How to create Makefile targets with dynamic parameters and autocompletion - Make

Make is one of the oldest build automation tools ever (the original Make was created in 1976!). And since then, it got many implementations as BSD make, GNU make, and Microsoft nmake. It uses a declarative syntax, and sometimes that's the best and worst thing about it!

You probably used Make at least once. It's widely adopted in the tech industry, or as someone said, "Make is the second best tool to automate anything!". 😄️

After this quick intro, in this post I show a trick that I used for a long time to create Makefile targets with dynamic parameters and autocompletion.

But what does that actually mean? Let's have a look!

Makefile target with a simple parameter

The standard way in Make is to use variables as parameters. So you need to pass the variable externally in the command line:

    @echo "Hello $(NAME)!"

Then run it, and it will print the hello with the variable.

$ make hello NAME=Ahmed
Hello Ahmed!

It's working as expected, and it could print any name, but what if you have a limit list of variables like this:

$ make build TARGET=prod/backend

In this case, it will be a bit annoying because this doesn't support autocompletion which means:

  1. You need to know and write the whole parameter and the argument every time.
  2. You don't know what values are available to that parameter and could easily misspell the target.

Is there a better way to do it? Yes, dynamic parameters!

Makefile target with a dynamic parameter

Let's have this example, I have a small Kubernetes project with multi-components/environments and I don't really want to define the exact list of envs or components every time I add one. So I need a way to create targets with dynamic parameters that should support autocompletion.

Here how I want it:

# Build all prod components.
$ make build prod

# Or just building a single component from each env.
$ make build prod/backend

# It also works with autocompletion and it will list the available options.
$ make build prod/[tab tab]

backend database frontend

Here is my way to do it! This working example is mainly for Kubernetes, but the same idea could be applied for anything else.

# Makefile

# Silence any make output to avoid interfere with manifests apply.

SHELL := bash

# Kustomize - Build.

KUSTOMIZE_PLUGIN_HOME := $$HOME/.config/kustomize/plugin

# Find directories with Kustomization file.
define kustomize_get_dirs
    $(shell dirname $(shell grep -rl '^kind: Kustomization' $(1)))

# Run "kustomize build" with certain options.
define kustomize_build
  kustomize build $(1) \
    --enable-alpha-plugins \
    --load-restrictor LoadRestrictionsNone

# Find Kustomization files for each env.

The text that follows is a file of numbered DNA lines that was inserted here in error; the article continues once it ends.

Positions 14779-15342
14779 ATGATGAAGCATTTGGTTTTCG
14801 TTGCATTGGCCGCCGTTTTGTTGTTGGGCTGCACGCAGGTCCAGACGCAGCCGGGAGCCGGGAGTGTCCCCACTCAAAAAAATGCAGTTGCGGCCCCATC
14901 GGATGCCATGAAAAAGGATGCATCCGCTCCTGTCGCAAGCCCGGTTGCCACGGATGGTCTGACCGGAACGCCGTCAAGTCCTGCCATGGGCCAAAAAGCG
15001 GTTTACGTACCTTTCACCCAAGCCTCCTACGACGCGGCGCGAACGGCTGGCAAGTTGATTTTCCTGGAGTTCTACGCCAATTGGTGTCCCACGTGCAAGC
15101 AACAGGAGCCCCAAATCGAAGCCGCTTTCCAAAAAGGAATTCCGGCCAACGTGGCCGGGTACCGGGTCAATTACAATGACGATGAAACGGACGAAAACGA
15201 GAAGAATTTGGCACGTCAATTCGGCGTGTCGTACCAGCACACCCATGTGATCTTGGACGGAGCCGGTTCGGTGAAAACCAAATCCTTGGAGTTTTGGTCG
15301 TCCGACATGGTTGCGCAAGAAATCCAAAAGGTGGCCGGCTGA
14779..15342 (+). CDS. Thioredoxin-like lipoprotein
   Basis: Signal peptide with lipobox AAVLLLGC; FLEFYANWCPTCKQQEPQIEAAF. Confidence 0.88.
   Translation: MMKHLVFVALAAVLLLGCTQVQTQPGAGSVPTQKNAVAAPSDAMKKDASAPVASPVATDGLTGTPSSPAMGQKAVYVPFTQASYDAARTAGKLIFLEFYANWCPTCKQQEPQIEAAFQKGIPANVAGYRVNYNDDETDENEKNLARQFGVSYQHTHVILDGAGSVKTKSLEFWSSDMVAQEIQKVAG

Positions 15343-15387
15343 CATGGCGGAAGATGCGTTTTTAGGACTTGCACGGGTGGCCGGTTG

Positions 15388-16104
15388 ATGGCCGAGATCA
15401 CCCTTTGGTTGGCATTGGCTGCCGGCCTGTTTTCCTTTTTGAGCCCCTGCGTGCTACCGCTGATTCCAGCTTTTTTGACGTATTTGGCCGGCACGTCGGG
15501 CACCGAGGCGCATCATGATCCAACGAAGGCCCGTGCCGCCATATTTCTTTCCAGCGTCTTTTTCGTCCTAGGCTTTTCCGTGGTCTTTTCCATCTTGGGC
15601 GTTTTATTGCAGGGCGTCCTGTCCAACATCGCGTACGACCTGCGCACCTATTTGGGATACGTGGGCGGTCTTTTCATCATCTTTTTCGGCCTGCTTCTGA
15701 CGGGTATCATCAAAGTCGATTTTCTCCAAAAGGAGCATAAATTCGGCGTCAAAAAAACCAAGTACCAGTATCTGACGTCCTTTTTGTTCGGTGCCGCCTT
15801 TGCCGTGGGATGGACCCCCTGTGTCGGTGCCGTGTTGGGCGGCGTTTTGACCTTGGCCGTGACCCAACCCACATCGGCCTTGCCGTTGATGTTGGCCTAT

COMMON := $(call kustomize_get_dirs, common)
PROD := $(call kustomize_get_dirs, prod)
STAGE := $(call kustomize_get_dirs, stage)

  $(COMMON) \
  $(PROD) \

# This is just to load all build folders as dynamic make targets.

# Use Make targets as input to "build" target, but exclude "build" itself.
.PHONY build
    $(call kustomize_build, $(filter-out $@, $(MAKECMDGOALS)))

So what is the trick here?

The trick to creating dynamic parameters with autocompletion for Makefile targets is to load the parameters as targets! Let's take a look at the example mentioned above:

     | This is a predefined Make target.
make build prod/backend
           | This is a dynamic (auto-generated) Make target
           | and it's used as an input for the previous target "build".
           | This target is defined/generated by "$(ALL_ENVS):" line.

The steps to apply the same notion to anything:

  1. Create a Make function (A) that creates any patterns you want to apply.
  2. Load the patterns from the first function dynamically using $(): as a target.
  3. Create a Make function (B) that will use the input to do a specific task.
  4. Create a Make target that will use function (B) to execute any other targets as input.


That was one of many Make capabilities that make your life easier, and that's why I love Make, where it always fills the gap between automation tools!

That's it! Happy automation :-)

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Hello, my name is Ahmed AbouZaid and this is my "lite" technical blog!

I'm a passionate DevOps engineer, Cloud/Kubernetes specialist, Free/Open source geek, and an author.

I believe in self CI/CD (Continuous Improvements/Development), also that "the whole is greater than the sum of its parts".

DevOps transformation, automation, data, and metrics are my preferred areas. And I like to help both businesses and people to grow.

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